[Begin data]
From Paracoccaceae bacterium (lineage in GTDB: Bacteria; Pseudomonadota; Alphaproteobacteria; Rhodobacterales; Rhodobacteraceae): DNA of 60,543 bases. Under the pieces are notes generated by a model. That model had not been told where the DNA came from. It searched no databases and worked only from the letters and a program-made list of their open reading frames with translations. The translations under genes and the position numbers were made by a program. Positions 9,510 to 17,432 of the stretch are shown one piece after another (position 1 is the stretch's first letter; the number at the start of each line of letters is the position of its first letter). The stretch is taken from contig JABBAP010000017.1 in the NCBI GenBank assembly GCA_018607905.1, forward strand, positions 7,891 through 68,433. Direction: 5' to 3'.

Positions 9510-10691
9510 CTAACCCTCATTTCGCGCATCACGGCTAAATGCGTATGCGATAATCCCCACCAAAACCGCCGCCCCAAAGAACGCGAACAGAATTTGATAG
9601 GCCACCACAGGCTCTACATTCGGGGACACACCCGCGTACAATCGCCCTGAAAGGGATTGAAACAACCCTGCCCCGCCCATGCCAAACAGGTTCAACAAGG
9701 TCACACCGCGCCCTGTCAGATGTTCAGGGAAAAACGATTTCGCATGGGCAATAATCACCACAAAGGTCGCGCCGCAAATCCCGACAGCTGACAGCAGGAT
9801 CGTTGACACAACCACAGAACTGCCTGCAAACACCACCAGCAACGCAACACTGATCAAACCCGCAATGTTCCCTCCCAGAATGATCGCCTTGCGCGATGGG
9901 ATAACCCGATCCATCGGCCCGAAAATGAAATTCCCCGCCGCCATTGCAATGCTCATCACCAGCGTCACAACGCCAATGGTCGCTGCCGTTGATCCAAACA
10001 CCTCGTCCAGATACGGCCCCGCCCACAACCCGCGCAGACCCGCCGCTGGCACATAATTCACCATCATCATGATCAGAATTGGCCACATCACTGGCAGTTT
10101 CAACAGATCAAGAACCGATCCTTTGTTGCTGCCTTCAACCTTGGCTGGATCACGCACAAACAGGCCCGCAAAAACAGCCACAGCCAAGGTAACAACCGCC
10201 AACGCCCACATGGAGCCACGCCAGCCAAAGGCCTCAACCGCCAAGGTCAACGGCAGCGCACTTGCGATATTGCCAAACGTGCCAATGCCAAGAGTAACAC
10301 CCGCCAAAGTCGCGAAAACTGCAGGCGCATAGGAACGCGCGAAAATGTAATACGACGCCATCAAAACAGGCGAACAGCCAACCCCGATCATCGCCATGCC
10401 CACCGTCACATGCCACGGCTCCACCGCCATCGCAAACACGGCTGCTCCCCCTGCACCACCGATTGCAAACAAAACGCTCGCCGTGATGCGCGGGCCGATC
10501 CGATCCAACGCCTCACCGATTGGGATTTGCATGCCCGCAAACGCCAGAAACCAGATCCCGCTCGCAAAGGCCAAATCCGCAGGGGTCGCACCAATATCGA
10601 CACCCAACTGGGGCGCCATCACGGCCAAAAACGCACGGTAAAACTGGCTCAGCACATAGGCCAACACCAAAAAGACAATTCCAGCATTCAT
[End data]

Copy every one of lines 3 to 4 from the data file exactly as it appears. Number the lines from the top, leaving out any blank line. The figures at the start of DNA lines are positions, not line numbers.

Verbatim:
9510 CTAACCCTCATTTCGCGCATCACGGCTAAATGCGTATGCGATAATCCCCACCAAAACCGCCGCCCCAAAGAACGCGAACAGAATTTGATAG
9601 GCCACCACAGGCTCTACATTCGGGGACACACCCGCGTACAATCGCCCTGAAAGGGATTGAAACAACCCTGCCCCGCCCATGCCAAACAGGTTCAACAAGG